At 467 seats, Boeing's official three-class seat count for the 747-8I is much higher than Airbus's calculation, but Carcaillet says that these are "dream numbers" and unrealistic by today's seat pitch standards.
For its part, Boeing counters that Airbus is making too great a fuss over an essentially arbitrary statistic. The seat numbers vary widely depending on the customer and even the route, so Boeing has opted to define the seat count by a direct comparison with the previous generation.
"The [seat] numbers are just trying to give you a basis for comparison," says Kevin Roundhill, a regional director for product marketing at Boeing. He adds that Airbus's data on Boeing seat counts is meaningless unless a seat chart is provided.
While Carcaillet acknowledges that the 525-seat count quoted for the A380 is a "little bit more dense" than the seat counts already declared by launch airlines, which are "averaging around 500 seats", his calculations for the 747-8I are backed by Lufthansa, which says its aircraft will seat around 400 passengers.
Airbus says that , unlike the A380, the 747-8I brings "no growth whatsoever"
Despite Airbus's claimed 120-seat size differential, there is no doubt Boeing is already diluting the A380's potential orderbook with the 747-8I. Airbus's chief operating officer customers John Leahy expressed his disappointment last year that Lufthansa chose the Boeing aircraft instead of topping up its A380 orderbook, implying that Airbus was prepared to negotiate a deal that would have allowed the airline to "misuse" the larger A380 on routes where, initially at least, it might be too big.
The situation at BA is even more intriguing, where the influence of its large 747-400 fleet and infrastructure could come into play. If it decides that the size-step alone is not enough to justify a move to the A380, Stacey says that switchover costs to an all-new aircraft could prove to be a barrier.
"The A380's fuel burn per seat advantage over the 747-8 may not be decisive. And with the A380's size meaning that it will have higher landing fees than a 747, the differential on a per-seat basis is probably very small as a proportion of overall costs and may not be enough to offset the cost of switching over from the 747," Stacey says.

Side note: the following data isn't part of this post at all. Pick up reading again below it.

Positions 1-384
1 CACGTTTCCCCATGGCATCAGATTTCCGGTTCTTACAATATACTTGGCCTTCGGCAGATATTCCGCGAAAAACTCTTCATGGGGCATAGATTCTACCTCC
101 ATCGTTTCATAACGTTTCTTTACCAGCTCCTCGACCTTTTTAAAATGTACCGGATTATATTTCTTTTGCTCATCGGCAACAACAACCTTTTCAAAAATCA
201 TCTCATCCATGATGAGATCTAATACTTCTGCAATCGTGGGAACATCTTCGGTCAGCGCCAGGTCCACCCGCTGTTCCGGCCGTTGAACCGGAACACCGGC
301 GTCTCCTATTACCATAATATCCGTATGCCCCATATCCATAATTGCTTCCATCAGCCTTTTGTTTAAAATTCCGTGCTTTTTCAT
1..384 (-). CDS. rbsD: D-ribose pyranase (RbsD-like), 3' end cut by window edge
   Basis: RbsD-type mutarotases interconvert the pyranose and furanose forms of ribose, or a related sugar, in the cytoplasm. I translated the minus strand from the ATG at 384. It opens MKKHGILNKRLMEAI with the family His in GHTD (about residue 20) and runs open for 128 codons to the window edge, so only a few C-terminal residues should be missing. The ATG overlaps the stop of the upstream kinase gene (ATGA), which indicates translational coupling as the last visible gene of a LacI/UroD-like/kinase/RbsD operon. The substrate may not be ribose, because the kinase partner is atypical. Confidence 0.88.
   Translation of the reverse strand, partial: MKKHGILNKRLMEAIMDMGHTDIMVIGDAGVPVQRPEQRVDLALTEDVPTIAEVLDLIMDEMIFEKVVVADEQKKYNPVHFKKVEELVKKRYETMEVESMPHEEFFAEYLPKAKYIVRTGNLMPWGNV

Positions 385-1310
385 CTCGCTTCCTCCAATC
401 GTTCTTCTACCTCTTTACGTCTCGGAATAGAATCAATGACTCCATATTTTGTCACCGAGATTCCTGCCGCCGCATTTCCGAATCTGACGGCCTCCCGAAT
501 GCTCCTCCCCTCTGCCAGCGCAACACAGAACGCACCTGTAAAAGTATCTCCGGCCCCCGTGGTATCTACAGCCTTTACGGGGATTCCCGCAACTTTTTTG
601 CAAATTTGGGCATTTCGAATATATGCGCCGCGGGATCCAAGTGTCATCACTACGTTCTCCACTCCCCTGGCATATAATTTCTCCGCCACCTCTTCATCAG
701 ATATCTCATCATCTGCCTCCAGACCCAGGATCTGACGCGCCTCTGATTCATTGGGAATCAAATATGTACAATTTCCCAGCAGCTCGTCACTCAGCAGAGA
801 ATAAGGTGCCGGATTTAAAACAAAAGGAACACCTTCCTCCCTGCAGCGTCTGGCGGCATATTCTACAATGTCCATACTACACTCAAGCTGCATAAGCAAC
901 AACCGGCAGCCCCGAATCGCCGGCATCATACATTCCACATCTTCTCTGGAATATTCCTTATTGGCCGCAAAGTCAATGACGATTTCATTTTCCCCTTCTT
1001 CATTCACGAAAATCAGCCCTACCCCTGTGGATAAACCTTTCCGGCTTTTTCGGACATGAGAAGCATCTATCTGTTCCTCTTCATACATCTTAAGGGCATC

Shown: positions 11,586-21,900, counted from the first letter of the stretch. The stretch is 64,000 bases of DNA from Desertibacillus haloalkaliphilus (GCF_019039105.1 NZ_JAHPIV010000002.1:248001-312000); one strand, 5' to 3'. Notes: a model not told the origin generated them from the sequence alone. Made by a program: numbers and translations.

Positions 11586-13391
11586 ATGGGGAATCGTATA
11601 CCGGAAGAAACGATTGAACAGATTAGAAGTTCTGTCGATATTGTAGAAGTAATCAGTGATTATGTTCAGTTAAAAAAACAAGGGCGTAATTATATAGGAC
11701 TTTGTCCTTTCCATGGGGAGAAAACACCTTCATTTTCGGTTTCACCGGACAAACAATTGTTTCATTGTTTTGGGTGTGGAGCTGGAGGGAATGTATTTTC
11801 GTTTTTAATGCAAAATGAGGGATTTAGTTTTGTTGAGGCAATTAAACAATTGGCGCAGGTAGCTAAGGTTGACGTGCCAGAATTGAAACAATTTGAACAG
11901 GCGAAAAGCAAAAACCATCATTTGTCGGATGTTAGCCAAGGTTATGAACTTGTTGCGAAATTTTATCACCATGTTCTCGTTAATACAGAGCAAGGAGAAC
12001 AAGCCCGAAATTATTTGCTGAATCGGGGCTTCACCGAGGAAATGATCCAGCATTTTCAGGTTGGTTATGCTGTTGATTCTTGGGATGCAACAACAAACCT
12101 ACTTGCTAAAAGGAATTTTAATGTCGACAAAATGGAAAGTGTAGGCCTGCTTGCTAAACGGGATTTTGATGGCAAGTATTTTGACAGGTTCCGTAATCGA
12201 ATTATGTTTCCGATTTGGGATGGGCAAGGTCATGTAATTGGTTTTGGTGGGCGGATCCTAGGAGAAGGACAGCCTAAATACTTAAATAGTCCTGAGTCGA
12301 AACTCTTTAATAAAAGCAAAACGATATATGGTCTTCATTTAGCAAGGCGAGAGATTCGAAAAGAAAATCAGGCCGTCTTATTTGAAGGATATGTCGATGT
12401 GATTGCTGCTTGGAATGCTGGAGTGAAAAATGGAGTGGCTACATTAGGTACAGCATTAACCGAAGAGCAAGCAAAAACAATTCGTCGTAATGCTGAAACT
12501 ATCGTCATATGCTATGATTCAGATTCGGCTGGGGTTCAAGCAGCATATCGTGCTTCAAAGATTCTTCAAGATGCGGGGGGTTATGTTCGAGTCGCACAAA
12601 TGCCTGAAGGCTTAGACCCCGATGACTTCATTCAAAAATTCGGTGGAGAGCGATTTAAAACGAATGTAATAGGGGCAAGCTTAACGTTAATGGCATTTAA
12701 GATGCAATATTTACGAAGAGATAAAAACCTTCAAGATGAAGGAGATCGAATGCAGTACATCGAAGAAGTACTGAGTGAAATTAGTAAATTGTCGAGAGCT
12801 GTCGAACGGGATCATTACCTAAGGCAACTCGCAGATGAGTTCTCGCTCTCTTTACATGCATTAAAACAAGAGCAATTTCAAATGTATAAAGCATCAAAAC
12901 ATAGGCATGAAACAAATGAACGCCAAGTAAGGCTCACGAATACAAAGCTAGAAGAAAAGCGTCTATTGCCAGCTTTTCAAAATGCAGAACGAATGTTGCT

Pricing is likely to be a key element of the BA campaign, with both sides pushing each other to offer generous discounts on the list prices, which in 2006 were around $278 million for the 747-8I and $305 million for the A380.
As with any new programme, Airbus offered significant discounts for early A380 customers, but Stacey wonders whether in light of the production delays it may have bitten off more than it could chew. "Were the first 100 A380s sold at completely the wrong price?" he asks.
"The production delay has pushed the schedule out for those early delivery shots, and the size of the Power8 restructuring has turned out to be much larger than we thought it would be a year ago," Stacey adds.
Airbus has long been pursuing BA for an A380 order, and a deal is now potentially very close
Airbus chief executive Louis Gallois has referred to the fact that there are "unfavourably priced aircraft" in the Airbus backlog, and although it is not known whether these include A380s, Stacey says Airbus may find "that it costs a bit more than it calculated to build the A380 and therefore may have to rethink the pricing of the aircraft".
He says that with A380 orders exceeding 150 units and equating to several years of sold-out production "maybe Airbus will be less aggressive in the marketplace and won't view every A380 competition as a 'must win' order, which could allow Boeing to gain some market.